Joshua Dykes, Knoxville Police Department officer, received Rotary Club of Farragut’s Service above Self Award during a club meeting Wednesday, July 13.
Dykes said one of his happiest moments was saving a child in the midst of a seizure by performing first aid and summoning medical personnel.
“Just being out in the community and actually feeling like there are times when you can really make a difference,” he said, describing the kind of things that make him proud.
KPD Chief David E. Rausch listed that incident and some of Dykes’ other achievements over the past year, including braving freezing temperatures to check on an elderly resident with no utilities or food in her home before buying food for her and her pets and contacting KUB, allowing her to safely remain in her home.
“People come up to me all the time from years ago, and they’ll say, ‘Hey, you cut me a break some odd number of years ago, and I was able to get a job or I was able to go to school and do something with my life because I didn’t go to jail or you helped me out in some way, and those things really matter,” Dykes said.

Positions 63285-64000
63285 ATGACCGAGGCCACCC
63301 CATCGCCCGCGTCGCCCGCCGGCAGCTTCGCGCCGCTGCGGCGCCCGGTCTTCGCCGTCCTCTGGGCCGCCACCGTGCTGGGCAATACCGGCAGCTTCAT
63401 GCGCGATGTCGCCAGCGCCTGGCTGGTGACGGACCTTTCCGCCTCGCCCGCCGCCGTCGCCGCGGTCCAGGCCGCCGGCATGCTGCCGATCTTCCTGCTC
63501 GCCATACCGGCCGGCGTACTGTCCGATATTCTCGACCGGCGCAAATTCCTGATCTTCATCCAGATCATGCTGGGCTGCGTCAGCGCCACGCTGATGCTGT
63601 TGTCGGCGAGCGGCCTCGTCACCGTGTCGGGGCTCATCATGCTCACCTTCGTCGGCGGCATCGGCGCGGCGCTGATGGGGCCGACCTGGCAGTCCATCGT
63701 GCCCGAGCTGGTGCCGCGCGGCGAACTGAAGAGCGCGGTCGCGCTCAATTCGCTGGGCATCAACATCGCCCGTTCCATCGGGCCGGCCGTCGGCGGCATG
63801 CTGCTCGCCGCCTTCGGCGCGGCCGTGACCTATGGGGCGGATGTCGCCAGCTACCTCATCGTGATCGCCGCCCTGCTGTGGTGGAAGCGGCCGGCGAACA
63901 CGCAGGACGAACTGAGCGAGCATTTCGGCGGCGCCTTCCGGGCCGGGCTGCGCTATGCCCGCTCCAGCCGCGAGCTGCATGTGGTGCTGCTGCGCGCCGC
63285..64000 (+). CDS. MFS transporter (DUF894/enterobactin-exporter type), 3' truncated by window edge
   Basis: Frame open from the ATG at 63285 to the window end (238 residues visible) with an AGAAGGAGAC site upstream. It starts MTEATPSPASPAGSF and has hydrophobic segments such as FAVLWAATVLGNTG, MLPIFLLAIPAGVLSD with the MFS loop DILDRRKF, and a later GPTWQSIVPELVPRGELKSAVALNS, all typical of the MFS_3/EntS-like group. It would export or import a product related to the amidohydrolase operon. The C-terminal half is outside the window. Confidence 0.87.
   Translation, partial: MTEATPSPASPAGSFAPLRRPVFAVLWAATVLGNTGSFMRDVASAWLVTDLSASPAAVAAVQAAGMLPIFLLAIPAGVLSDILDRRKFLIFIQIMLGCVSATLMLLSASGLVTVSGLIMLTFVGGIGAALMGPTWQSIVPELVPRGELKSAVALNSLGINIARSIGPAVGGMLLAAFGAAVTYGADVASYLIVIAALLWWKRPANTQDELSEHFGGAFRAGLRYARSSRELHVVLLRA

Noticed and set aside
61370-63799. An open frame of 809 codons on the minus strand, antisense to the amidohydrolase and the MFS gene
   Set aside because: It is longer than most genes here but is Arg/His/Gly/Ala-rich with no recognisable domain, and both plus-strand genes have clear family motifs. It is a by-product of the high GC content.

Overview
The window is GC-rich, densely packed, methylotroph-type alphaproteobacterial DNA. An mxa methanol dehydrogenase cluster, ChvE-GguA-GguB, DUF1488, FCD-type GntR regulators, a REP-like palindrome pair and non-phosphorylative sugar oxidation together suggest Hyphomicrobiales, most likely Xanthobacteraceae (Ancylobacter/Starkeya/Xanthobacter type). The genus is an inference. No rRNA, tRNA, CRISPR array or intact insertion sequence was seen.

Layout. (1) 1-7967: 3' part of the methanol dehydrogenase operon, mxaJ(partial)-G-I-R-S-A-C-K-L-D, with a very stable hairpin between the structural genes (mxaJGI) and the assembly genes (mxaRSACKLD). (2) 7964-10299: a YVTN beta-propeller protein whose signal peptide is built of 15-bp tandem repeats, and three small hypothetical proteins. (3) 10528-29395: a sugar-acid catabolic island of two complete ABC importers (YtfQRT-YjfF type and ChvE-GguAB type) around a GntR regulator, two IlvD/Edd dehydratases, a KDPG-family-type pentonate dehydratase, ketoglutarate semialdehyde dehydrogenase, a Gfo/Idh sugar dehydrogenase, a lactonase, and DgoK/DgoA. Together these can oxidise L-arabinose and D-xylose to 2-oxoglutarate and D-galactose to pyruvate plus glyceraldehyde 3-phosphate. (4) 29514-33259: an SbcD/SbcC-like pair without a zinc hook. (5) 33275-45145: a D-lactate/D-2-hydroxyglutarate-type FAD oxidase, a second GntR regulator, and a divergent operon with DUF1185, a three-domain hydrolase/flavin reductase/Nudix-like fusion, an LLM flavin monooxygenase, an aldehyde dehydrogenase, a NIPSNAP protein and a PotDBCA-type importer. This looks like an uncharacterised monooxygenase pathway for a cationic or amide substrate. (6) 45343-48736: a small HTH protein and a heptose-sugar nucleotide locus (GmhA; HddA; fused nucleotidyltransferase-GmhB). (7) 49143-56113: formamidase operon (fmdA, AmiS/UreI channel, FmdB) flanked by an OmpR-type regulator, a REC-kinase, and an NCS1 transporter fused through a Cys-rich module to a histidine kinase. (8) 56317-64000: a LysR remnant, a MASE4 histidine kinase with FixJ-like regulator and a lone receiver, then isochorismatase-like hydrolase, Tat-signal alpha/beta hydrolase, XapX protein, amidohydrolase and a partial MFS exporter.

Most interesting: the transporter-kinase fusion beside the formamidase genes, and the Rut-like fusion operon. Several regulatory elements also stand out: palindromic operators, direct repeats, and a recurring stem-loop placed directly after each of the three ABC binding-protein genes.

Rausch said Dykes was instrumental in the success of a crime suppression initiative in the East District to address property crime.
He said Dykes made the first arrest of that new team. He also listed other arrests made by Dykes or with his assistance. Rausch said Dykes apprehended two forgery and fraud suspects and gathered information leading to the apprehension of an arson suspect and assisted in taking two suspects into custody during a burglary in progress.
“Arrests are part of the job, and I know there’s a lot of focus on arrests and citations … That’s what a lot of people think we do, but the majority of what we do is … counseling people. Whether we’re qualified to do that or not sometimes is a question,” Dykes said.
“Really being able to speak to people and get them going in a direction other than somewhere negative, which is a lot of times where they’re headed when they call us … That’s why they call us,” Dykes said.
Rausch thanked Rotary Club of Farragut for recognizing law enforcement first responders.
“It’s a tough profession. All you have to do is turn on the news this past week to see how difficult it has been, the scrutiny that happens and the challenge of what you face as a result of the scrutiny … Our folks lay their lives on the line, literally,” Rausch said.